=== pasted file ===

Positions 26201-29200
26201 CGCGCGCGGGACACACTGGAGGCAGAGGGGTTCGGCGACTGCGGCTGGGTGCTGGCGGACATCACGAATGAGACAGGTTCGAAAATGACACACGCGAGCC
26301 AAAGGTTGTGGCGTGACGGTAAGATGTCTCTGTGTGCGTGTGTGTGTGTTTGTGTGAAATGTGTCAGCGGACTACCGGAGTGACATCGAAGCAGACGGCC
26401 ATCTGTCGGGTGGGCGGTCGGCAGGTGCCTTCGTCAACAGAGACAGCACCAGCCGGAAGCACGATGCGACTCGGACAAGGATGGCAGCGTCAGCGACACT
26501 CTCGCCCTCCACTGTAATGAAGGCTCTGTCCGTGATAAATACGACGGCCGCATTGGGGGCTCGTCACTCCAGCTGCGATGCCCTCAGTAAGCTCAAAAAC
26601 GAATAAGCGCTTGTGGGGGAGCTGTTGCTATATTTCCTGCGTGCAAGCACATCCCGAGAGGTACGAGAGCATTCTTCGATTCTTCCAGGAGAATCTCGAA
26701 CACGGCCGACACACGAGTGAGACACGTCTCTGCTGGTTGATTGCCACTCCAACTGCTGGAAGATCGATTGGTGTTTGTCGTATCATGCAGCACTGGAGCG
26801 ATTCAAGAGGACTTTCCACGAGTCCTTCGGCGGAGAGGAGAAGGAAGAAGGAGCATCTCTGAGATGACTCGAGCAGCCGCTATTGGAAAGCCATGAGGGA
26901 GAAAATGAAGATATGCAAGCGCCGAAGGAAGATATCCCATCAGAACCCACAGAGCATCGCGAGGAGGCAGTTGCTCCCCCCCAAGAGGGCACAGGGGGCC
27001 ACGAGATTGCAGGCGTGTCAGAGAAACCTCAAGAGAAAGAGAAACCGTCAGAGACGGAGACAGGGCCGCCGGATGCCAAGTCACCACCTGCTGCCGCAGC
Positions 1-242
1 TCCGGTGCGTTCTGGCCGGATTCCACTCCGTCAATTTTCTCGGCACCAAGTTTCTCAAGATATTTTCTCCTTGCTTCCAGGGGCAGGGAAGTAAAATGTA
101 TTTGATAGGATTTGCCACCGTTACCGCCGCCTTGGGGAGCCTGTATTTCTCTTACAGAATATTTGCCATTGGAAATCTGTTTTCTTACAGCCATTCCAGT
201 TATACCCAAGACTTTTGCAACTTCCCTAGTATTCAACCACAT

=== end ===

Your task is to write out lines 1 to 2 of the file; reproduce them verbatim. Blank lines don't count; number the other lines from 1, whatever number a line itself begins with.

Positions 26201-29200
26201 CGCGCGCGGGACACACTGGAGGCAGAGGGGTTCGGCGACTGCGGCTGGGTGCTGGCGGACATCACGAATGAGACAGGTTCGAAAATGACACACGCGAGCC